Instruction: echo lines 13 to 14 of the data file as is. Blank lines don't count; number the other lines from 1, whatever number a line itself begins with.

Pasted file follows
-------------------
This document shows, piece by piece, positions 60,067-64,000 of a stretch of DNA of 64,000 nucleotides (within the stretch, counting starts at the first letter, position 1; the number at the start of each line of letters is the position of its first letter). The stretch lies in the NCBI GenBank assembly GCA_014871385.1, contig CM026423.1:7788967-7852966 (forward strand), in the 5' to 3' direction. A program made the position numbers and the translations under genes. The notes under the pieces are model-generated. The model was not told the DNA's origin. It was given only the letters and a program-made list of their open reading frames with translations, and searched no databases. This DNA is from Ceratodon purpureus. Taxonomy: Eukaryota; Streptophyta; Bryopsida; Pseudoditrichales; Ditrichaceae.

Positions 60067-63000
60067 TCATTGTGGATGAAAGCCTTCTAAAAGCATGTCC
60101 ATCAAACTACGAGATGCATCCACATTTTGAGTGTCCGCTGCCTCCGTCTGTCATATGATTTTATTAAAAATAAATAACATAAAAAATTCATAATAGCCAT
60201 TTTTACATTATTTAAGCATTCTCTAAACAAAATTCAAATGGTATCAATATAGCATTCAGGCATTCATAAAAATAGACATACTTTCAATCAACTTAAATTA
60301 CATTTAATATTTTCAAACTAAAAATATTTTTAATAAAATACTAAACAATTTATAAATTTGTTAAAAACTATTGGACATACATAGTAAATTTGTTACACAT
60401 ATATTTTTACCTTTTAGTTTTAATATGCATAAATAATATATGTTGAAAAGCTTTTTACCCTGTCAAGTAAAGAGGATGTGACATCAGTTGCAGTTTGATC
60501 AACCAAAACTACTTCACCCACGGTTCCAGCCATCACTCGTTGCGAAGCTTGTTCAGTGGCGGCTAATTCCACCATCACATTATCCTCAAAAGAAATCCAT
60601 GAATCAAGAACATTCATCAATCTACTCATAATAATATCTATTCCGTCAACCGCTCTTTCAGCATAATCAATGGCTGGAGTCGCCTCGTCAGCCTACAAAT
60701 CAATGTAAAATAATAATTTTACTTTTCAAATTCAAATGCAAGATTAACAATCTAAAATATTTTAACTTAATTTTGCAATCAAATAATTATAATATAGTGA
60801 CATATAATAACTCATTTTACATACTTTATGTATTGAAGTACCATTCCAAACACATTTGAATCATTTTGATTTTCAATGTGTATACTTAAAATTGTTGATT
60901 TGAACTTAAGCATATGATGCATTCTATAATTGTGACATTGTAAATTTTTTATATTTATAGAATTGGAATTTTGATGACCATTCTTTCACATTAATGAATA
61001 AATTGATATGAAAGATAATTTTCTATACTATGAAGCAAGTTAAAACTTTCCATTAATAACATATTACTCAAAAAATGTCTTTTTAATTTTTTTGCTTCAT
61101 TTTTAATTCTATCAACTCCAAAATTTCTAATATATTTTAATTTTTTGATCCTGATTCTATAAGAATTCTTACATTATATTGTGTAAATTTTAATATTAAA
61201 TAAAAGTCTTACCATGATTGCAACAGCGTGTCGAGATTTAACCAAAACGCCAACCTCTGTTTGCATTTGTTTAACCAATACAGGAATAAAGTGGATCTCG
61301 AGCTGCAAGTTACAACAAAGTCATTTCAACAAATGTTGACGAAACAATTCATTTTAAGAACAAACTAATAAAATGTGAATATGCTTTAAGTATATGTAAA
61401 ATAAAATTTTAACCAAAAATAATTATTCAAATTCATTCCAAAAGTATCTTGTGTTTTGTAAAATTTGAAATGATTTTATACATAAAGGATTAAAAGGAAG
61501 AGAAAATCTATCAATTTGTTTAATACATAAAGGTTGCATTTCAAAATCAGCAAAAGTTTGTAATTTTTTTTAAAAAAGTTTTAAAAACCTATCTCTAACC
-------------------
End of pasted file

61001 AATTGATATGAAAGATAATTTTCTATACTATGAAGCAAGTTAAAACTTTCCATTAATAACATATTACTCAAAAAATGTCTTTTTAATTTTTTTGCTTCAT
61101 TTTTAATTCTATCAACTCCAAAATTTCTAATATATTTTAATTTTTTGATCCTGATTCTATAAGAATTCTTACATTATATTGTGTAAATTTTAATATTAAA